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We should never assume who the other person is or brag to “conquer” that person

I recently read the story of a man who decided to accompany a friend to a bar when he found out that the friend's girlfriend was coming with a friend. Already in the bar, the man in question had a lively and promising conversation with the woman he had just met, until the man discovered, too late for him, the inexcusable mistake he had made.

It turns out that in addition to the opportunity to meet someone, the man had agreed to go to the bar with his friend to celebrate that this man had found a new job as a software developer, a permanent job in his area of expertise. which would generate a very good income for him.

Therefore, during the conversation with his new friend, this man repeated several times that he had a new job and that he would earn a lot of money. And he said, also several times, that he would work as a software developer, but he didn’t explain his job because it would be “very difficult” for her to understand it.

After several hours and a few drinks, it was time to say goodbye. The man then asked the name of his new friend. She gave it to him and added “I'm on Facebook. Find me there".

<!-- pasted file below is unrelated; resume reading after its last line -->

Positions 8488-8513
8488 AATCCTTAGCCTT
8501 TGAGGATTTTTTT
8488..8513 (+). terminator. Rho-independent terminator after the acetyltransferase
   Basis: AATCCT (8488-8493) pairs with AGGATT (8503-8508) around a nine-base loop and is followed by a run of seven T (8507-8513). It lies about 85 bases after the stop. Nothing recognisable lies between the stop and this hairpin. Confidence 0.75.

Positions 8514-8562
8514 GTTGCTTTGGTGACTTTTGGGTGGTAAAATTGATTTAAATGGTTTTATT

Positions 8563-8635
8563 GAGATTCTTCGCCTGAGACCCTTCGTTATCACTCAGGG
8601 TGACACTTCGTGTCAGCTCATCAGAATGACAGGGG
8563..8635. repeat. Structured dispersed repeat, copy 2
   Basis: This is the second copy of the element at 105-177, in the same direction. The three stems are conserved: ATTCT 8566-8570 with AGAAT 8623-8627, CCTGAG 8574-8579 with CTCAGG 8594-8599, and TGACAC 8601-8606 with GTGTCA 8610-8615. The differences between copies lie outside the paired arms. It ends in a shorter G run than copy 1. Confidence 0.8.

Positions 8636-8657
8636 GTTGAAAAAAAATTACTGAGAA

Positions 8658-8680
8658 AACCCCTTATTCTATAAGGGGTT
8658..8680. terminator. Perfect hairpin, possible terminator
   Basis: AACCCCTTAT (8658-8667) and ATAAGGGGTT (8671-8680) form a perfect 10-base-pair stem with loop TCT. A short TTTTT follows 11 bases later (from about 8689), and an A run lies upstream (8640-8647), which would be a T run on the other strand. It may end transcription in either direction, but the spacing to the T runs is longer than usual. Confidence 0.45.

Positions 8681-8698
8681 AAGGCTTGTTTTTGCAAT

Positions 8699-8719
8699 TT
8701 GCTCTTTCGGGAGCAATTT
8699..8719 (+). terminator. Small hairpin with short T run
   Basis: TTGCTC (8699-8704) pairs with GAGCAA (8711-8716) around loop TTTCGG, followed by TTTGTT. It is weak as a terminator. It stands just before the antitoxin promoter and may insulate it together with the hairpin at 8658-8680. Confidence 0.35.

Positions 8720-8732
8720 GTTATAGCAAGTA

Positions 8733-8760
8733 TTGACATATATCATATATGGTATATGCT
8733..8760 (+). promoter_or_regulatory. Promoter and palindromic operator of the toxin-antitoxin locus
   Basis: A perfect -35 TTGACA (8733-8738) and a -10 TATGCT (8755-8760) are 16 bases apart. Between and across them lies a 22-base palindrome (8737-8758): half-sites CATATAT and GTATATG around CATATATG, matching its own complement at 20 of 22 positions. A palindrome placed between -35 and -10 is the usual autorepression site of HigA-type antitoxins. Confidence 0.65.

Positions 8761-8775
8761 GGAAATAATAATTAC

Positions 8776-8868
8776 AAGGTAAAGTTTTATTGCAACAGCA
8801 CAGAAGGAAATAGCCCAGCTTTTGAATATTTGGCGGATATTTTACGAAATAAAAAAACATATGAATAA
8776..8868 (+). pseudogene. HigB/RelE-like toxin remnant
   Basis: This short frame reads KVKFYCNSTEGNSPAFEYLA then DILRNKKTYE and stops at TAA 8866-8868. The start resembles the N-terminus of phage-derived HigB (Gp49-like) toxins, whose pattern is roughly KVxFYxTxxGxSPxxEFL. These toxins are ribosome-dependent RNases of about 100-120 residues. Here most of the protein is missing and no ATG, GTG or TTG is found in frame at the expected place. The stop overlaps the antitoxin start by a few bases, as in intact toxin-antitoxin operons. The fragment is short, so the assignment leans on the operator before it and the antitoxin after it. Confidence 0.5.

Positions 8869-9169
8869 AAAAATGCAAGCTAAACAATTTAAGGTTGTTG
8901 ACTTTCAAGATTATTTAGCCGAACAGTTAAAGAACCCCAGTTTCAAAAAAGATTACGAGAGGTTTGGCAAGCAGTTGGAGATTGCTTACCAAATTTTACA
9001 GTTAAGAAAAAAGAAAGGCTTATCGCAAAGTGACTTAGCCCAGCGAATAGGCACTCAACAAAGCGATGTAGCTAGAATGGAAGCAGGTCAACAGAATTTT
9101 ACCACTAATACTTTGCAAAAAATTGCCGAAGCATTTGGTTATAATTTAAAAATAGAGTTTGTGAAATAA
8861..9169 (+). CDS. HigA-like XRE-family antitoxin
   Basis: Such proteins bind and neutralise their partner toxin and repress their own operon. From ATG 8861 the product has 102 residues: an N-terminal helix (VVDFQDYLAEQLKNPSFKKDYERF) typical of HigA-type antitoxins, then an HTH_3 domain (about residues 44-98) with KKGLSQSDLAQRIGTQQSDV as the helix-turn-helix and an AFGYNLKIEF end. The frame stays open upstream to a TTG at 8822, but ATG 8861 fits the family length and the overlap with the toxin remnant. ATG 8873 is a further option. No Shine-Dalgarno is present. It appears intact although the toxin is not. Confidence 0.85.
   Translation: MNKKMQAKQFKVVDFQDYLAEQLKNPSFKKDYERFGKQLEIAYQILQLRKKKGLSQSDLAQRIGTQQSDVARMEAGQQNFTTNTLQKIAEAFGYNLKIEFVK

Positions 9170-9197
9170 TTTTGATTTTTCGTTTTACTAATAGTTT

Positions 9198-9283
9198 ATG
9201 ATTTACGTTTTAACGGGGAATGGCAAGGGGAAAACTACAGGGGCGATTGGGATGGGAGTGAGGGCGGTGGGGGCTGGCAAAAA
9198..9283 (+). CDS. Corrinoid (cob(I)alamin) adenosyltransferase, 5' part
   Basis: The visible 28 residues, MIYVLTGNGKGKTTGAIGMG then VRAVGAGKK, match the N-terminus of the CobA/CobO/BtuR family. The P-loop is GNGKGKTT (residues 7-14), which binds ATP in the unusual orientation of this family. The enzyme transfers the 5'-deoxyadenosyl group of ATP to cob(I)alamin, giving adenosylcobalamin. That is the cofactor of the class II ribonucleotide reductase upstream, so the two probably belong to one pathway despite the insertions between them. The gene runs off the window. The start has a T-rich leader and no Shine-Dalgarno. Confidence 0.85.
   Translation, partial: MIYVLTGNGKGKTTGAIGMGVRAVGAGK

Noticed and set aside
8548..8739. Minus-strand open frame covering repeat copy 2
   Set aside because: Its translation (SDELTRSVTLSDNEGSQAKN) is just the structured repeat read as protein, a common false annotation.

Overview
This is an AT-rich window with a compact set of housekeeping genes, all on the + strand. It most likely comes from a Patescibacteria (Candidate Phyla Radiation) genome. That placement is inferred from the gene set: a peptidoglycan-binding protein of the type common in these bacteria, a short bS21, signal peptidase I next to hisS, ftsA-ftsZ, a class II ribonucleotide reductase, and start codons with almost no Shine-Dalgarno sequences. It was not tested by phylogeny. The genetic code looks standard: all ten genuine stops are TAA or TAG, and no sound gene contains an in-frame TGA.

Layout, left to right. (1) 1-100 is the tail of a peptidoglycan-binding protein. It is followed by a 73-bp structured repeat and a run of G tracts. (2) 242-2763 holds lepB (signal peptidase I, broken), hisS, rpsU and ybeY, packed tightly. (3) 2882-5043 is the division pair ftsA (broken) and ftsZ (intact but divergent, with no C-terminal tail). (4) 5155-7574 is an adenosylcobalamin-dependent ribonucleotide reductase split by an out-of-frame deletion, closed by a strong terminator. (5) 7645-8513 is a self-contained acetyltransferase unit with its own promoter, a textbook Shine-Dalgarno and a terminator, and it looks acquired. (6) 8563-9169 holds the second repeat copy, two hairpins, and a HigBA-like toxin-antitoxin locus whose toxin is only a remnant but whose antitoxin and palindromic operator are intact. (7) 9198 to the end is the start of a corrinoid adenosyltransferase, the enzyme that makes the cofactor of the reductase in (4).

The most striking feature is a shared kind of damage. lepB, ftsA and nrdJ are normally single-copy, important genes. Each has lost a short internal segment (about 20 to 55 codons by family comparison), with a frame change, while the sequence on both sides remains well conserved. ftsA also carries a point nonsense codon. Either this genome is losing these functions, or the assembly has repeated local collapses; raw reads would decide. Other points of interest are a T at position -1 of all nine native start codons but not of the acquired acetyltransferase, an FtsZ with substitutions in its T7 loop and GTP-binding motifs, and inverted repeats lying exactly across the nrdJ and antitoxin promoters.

The man went to Facebook and found that the woman he had been talking to in the bar for all those hours and to whom he had told that she would never understand computer programs was in fact the founder and president of the company that had just hired him.

The man never showed up for the new job. He shared his story as a warning and an example of being very careful not to assume anything about anyone.

The warning is valid. Many times, we focus excessively on the impact we want to have on the other person, without really thinking, much less feeling, the other person. And that excess, bordering on madness, of seeking to “impress” or “conquer” the other prevents us from seeing how ridiculously we are acting until the results are unfortunate and irreversible.

In this context, it could be said that a key element of treating our neighbor as “another like me”, or, if you prefer, treating the other as we would like to be treated, is not to diminish the value of the other person, much less believe that we are superiors because of our knowledge or income. Even if we have a strong academic background and strong finances, that doesn't make us superior.

In short, if we only see the other as “other”, but never seeing ourselves in the other, be it in all its goodness or in all its monstrosity, that is, if we only see ourselves all the time and regardless of the circumstances, sooner or later the time will come when we ourselves, by our words or actions, will destroy that little narcissistic world of fantasy in which we believe we are insurmountable and invincible.

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